The numbers haunt Crennel
Thursday, September 11, 2008
Everywhere he looks this week, Romeo Crennel sees a bad number.
That's the number of yards his Cleveland Browns allowed against the Dallas Cowboys four days ago. A quarter ton of yardage, if you will.
That's the yards allowed by his alleged pass defense downrange from Cowboys quarterback Tony Romo, meaning somebody's obviously off to a miserable start in the all-important Romeo/Romo ratio.
That's Cleveland's time of possession while losing the opener at home, 28-10. Barely enough time to prepare a pizza. What's that? Large pepperoni? You gonna pick it up?
OK, give us 22 minutes, 31 seconds.
Crennel found the right word for all this yesterday in a conference call with the Pittsburgh media.
"We're underwater," he said, and frankly, he sounded like a man preparing to be handed an anchor.
"We haven't done very good against the Steelers," he said. "We have to play a lot better just to be respectable. We're trying not to dwell on negative things that have happened in the past."
The thing is, Crennel can't figure out what to do with that big bag of bad numbers he's lugging around, other than to throw it on the mountain of haunting numerology that is the always fresh history of Steelers-Browns, and hope to torch the whole thing back toward that ever-elusive respectability.
Evidently, even when the Browns go 10-6, as they did last year, these biannual 60-minute sessions with the Steelers remain crippling to that franchise. Few know the very, very bad numbers better than the suffering Browns audience. The Steelers have won nine in a row in this series, 15 of 16, 22 of 25.
"I know it's the biggest game of the year for them," said Steelers defensive tackle Nick Eason, who spent three seasons with the Browns through 2006. "They might not say it, but this is the game. If they lose, it's catastrophic for the city, catastrophic for the players. The fans, I know they're still sick from last year's game up there, and sick from the second game too. I remember in one game, I had Ben [Roethlisberger] for what should have been a sack, but he ran this fake and I let him go. He still had the ball. He wound up completing a pass and it kept the drive alive that won the game [24-20]. I stayed at home after that. Didn't even go to the grocery store, you know? Out of sight, out of mind.
"Hey, this is their Super Bowl; I know because I've been there."
The pressure on the Browns to beat the Steelers is as much external as internal, where the pressure is merely explosive.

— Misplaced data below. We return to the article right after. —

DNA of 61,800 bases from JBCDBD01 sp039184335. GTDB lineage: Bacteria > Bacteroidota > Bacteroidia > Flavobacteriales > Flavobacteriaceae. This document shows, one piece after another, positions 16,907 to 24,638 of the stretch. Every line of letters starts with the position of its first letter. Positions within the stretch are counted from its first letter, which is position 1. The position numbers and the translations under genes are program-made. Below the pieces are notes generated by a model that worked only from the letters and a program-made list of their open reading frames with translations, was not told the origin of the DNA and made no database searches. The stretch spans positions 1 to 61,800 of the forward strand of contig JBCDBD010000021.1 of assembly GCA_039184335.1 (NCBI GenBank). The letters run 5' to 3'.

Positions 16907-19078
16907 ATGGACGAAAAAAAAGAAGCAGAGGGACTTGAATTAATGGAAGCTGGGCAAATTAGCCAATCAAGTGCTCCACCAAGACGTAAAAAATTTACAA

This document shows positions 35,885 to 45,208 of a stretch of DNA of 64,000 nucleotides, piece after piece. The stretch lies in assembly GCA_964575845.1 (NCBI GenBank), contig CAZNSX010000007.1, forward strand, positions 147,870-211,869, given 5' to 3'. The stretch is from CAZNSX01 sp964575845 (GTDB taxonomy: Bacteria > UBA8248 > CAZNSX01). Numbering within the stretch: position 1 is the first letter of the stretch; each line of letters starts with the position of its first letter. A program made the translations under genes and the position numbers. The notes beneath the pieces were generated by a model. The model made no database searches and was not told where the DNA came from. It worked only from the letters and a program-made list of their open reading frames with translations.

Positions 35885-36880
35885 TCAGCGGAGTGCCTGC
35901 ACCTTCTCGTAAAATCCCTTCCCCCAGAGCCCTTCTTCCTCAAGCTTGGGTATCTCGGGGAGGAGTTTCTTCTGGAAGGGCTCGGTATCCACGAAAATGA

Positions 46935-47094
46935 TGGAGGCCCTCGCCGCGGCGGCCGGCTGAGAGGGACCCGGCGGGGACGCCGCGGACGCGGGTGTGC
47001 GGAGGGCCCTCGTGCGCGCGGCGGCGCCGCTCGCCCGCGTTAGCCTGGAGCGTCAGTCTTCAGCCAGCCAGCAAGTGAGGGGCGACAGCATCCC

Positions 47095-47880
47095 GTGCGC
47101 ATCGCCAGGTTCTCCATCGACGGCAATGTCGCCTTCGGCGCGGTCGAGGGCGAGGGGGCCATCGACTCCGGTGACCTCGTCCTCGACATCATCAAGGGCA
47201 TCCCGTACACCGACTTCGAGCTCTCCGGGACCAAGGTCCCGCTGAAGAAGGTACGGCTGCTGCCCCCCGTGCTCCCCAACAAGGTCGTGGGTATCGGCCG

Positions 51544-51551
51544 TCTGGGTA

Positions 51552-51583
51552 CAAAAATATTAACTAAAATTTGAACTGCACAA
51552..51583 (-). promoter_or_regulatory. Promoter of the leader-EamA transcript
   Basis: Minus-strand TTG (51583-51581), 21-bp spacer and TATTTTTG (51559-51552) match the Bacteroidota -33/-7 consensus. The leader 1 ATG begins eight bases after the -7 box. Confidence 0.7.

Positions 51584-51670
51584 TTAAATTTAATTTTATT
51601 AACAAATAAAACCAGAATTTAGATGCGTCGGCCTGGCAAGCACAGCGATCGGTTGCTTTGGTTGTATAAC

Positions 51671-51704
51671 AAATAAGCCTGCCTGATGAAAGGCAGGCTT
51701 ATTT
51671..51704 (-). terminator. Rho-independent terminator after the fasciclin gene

"The city puts a lot of pressure on the team," said Keith Butler, the Steelers' linebacker coach who spent four years with Cleveland beginning with its 1999 expansion team. "It's all they talk about, and I know the owner [Randy Lerner] would like to beat the Pittsburgh Steelers as much as any team in the league. It's a lot like a playoff game to them, because it kind of gets you a boost up in the division. All that said, do they put more emphasis on it than we do? No.
"It's just that the systems that are in place here have been in place a long time. This is my sixth year here. Coach [John] Mitchell's been here a lot longer than I have. The defensive system has been taught for a long time. The offense has changed somewhat under [offensive coordinator Bruce Arians]. But when you have players who teach it to other players, it gets to be part of the culture. James Farrior's become a great coach. Larry Foote's become a great coach. That kind of culture has been very hard to establish for them, especially when they keep firing head coaches and firing coordinators."
Nine consecutive victories by one club over a familiar opponent isn't by itself worthy of undue inspection. Buffalo has done it to Cincinnati, New England has done it to Buffalo, San Diego has done it to Oakland, and all those streaks are current. None of it's all that hard to explain, not even this somehow singular Browns-Steelers relationship.
"They've won nine in a row because they've played better," said Crennel, who is only 0-6 personally in this series. "If we'd play better we'd have a chance to do something about it."
Given a favorable reaction of talent and desperation, Sunday in prime time might be Cleveland's best chance to do something about it in a long time. While the talent gap has ostensibly narrowed between these two, the specialized psychometry of the series has only hardened.
"I don't think we have any big edge in talent; they've got pretty good talent," said Mitchell, the Steelers' assistant head coach whose first pro job was with the Browns in the early '90s. "Sometimes I think with them it's like a baseball player, you get into a slump and sometimes it just takes a long time to come out of it."
There's some wisdom in that, obviously. I mean if the Browns played baseball, they could easily be the Indians, provided they took Crennel's advice and, you know, played a little better.
Gene Collier can be reached at [email="firstname.lastname@example.org"]email@example.com[/email] or 412-263-1283.
First published on September 11, 2008 at 12:00 am
More numbers that will haunt Cernnel - 98,99,91,51,50,95,55,43,25,20,26, I won't even start with the offense